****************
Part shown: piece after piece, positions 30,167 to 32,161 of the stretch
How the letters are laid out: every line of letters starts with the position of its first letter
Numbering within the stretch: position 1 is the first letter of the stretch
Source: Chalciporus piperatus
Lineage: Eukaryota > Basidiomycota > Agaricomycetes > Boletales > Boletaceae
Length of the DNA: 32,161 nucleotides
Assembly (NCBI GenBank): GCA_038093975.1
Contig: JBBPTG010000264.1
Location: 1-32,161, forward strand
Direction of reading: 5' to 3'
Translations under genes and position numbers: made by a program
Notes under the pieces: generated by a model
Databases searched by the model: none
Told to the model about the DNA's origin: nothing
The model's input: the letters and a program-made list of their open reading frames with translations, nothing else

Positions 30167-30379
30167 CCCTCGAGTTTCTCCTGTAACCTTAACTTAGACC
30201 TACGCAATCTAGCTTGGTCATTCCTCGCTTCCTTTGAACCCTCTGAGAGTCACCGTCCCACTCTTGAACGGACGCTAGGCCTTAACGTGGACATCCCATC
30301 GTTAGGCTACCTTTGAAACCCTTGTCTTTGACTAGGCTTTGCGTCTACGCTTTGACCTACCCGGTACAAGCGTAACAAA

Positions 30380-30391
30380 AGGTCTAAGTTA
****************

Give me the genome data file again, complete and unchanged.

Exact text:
Part shown: piece after piece, positions 30,167 to 32,161 of the stretch
How the letters are laid out: every line of letters starts with the position of its first letter
Numbering within the stretch: position 1 is the first letter of the stretch
Source: Chalciporus piperatus
Lineage: Eukaryota > Basidiomycota > Agaricomycetes > Boletales > Boletaceae
Length of the DNA: 32,161 nucleotides
Assembly (NCBI GenBank): GCA_038093975.1
Contig: JBBPTG010000264.1
Location: 1-32,161, forward strand
Direction of reading: 5' to 3'
Translations under genes and position numbers: made by a program
Notes under the pieces: generated by a model
Databases searched by the model: none
Told to the model about the DNA's origin: nothing
The model's input: the letters and a program-made list of their open reading frames with translations, nothing else

Positions 30167-30379
30167 CCCTCGAGTTTCTCCTGTAACCTTAACTTAGACC
30201 TACGCAATCTAGCTTGGTCATTCCTCGCTTCCTTTGAACCCTCTGAGAGTCACCGTCCCACTCTTGAACGGACGCTAGGCCTTAACGTGGACATCCCATC
30301 GTTAGGCTACCTTTGAAACCCTTGTCTTTGACTAGGCTTTGCGTCTACGCTTTGACCTACCCGGTACAAGCGTAACAAA

Positions 30380-30391
30380 AGGTCTAAGTTA